“When people say to me ‘my family never had slaves, we were always nice people, we're not implicated in any of this,' I just find it to be really astonishing. Here we are all in the same country. You move into a neighborhood, you turn on the water, and water comes out of the pipe. Your grandparents didn't make the pipes in that city but you accept the water that comes out of the pipe. There are all these ways we accept the advantages of wherever we are… We take all the benefits, all the good memories of the things that make us great, but when it comes to the other part of the history, that is also something we have to take responsibility for.”
On thinking strategically:
“Alabama's constitution still prohibits black and white kids from going to school together. The only way you can get it out of the constitution is to have a statewide referendum where people vote whether to remove that segregation language from the constitution. We have tried twice now to get that language removed. In 2004. 52% voted to keep the language in the state constitution. In 2012, after the election of Barrack Obama, the number went up to 63%. Here's the bizarre thing: There is nothing in Alabama about which everybody can be legitimately proud, except for our college football teams. Alabama and Auburn are no joke—it’s probably the thing about which there is more enthusiasm and more community than anything else in that state. But I look at the team and it’s a predominantly black team. If you said to those football players, ‘what you’re doing is unconstitutional,’ or if you said to people in Alabama, ‘you can't have that football team until you change the constitution,’ all of a sudden there's going to be a tension that nobody currently feels. I think we have to create that tension—it’s the only way you do this work effectively.”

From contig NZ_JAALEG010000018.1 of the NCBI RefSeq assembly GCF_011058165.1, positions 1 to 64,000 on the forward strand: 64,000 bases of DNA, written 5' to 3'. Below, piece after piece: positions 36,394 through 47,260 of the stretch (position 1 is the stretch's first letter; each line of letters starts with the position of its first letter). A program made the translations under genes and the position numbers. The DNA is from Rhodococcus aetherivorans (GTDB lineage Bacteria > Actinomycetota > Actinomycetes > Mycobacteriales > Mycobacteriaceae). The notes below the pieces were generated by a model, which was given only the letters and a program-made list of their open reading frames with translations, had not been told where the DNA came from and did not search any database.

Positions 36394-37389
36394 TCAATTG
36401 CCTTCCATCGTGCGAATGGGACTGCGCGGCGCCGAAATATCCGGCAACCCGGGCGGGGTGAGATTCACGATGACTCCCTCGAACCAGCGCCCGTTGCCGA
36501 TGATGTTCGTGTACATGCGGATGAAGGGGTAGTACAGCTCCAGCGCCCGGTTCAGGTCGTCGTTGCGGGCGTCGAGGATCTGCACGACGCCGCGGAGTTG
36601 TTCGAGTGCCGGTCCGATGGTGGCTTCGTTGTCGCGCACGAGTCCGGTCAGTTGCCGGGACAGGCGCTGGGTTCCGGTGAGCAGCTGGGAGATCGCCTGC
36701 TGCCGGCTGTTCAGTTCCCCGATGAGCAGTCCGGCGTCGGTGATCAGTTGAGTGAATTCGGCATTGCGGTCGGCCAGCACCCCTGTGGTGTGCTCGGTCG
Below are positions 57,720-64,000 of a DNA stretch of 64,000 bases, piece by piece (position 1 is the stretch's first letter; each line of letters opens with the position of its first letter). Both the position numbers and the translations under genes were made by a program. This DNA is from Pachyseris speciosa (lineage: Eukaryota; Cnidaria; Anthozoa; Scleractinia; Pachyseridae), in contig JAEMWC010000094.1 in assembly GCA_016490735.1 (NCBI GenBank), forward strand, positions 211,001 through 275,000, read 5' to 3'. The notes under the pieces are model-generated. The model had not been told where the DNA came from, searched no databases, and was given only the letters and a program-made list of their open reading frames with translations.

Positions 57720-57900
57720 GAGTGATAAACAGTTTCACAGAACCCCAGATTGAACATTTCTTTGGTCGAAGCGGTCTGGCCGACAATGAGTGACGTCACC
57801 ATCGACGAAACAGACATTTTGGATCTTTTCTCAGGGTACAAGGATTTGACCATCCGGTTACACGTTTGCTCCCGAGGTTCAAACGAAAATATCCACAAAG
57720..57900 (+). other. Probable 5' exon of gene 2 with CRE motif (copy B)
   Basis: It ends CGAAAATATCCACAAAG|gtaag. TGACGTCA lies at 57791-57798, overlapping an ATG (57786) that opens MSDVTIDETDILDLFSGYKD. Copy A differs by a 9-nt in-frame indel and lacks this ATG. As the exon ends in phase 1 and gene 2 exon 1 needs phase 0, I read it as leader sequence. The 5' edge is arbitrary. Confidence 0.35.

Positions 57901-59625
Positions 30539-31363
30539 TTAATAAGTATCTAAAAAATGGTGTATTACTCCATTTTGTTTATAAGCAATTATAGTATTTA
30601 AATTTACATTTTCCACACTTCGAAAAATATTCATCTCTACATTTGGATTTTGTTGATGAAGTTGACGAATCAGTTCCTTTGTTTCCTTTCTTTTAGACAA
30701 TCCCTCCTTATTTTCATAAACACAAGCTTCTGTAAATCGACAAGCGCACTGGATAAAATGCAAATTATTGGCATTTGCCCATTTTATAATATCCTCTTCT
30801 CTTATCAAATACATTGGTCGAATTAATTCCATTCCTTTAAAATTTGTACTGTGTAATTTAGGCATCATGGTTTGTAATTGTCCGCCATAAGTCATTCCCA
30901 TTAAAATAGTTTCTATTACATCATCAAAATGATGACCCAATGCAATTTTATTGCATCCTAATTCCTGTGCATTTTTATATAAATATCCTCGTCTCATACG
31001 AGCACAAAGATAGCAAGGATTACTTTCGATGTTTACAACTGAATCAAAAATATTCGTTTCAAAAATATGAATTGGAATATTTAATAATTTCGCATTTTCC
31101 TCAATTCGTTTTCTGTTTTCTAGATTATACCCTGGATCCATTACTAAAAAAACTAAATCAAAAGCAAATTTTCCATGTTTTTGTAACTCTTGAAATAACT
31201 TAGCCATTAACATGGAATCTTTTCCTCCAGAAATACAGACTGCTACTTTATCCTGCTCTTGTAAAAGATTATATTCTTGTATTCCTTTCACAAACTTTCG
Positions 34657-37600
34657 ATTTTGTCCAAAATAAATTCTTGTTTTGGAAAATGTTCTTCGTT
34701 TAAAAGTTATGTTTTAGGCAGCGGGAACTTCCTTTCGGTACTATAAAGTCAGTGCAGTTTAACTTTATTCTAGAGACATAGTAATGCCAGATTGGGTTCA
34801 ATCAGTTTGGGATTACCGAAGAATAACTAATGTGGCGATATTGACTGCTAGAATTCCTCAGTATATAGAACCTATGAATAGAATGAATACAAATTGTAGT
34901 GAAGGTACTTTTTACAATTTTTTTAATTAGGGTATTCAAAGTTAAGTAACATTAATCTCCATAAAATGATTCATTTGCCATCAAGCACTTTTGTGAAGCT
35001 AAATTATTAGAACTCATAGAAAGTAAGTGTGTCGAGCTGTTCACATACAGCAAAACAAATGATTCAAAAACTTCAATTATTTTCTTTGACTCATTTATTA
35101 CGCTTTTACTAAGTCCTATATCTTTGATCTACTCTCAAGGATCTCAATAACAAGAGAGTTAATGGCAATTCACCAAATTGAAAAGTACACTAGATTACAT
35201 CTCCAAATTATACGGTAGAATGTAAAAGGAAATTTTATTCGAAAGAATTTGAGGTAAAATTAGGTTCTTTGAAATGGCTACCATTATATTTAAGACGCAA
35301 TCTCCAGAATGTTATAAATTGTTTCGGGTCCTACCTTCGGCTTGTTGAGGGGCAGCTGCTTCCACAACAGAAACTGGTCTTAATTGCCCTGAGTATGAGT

“You change what you can change. And one of the ways that change can happen in this country is by understanding where dollars go, and controlling the money. We have a very nice and tidy civil rights statute that is supposed to compel us to watch where the money goes: The Civil Rights Act of 1964, in addition to outlawing segregation in public accommodations and other things, states that the federal government may not provide funds to any program that engages in discrimination. It was that prohibition that made Northern schools begin to desegregate because they thought they were going to get the money cut off by the Department of Education. It’s the reason a kid like me was bussed to an integrated school. I’m a big fan of the Civil Rights Act of 1964 and I think Title VI is the most underutilized portion of the statute. We give $2 billion a year to police departments. Don’t cut off that money—send more, but only if the departments can prove they’re not engaging in discrimination. How do we do that? That means we need to have data collection, we need to know about diversity and what kind of training you’re doing. We can use Title VI as a window, as a means to challenge all kinds of disparities. It requires a lot of our resources because to put together a Title VI complaint. But it’s as good as gold if we could just polish it and reveal it and use it.”
On criminal justice reform: